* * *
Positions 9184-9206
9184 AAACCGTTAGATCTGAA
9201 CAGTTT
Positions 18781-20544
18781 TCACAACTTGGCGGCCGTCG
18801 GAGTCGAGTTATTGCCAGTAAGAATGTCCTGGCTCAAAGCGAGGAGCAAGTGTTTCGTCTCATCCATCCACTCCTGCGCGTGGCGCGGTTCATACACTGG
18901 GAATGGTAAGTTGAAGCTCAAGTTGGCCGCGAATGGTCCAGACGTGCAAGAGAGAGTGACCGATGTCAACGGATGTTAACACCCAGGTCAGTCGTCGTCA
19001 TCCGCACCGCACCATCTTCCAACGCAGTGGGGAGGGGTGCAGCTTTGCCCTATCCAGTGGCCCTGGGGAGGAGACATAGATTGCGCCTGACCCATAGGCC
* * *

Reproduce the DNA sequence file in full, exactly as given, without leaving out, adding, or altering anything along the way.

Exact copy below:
Positions 9184-9206
9184 AAACCGTTAGATCTGAA
9201 CAGTTT
Positions 18781-20544
18781 TCACAACTTGGCGGCCGTCG
18801 GAGTCGAGTTATTGCCAGTAAGAATGTCCTGGCTCAAAGCGAGGAGCAAGTGTTTCGTCTCATCCATCCACTCCTGCGCGTGGCGCGGTTCATACACTGG
18901 GAATGGTAAGTTGAAGCTCAAGTTGGCCGCGAATGGTCCAGACGTGCAAGAGAGAGTGACCGATGTCAACGGATGTTAACACCCAGGTCAGTCGTCGTCA
19001 TCCGCACCGCACCATCTTCCAACGCAGTGGGGAGGGGTGCAGCTTTGCCCTATCCAGTGGCCCTGGGGAGGAGACATAGATTGCGCCTGACCCATAGGCC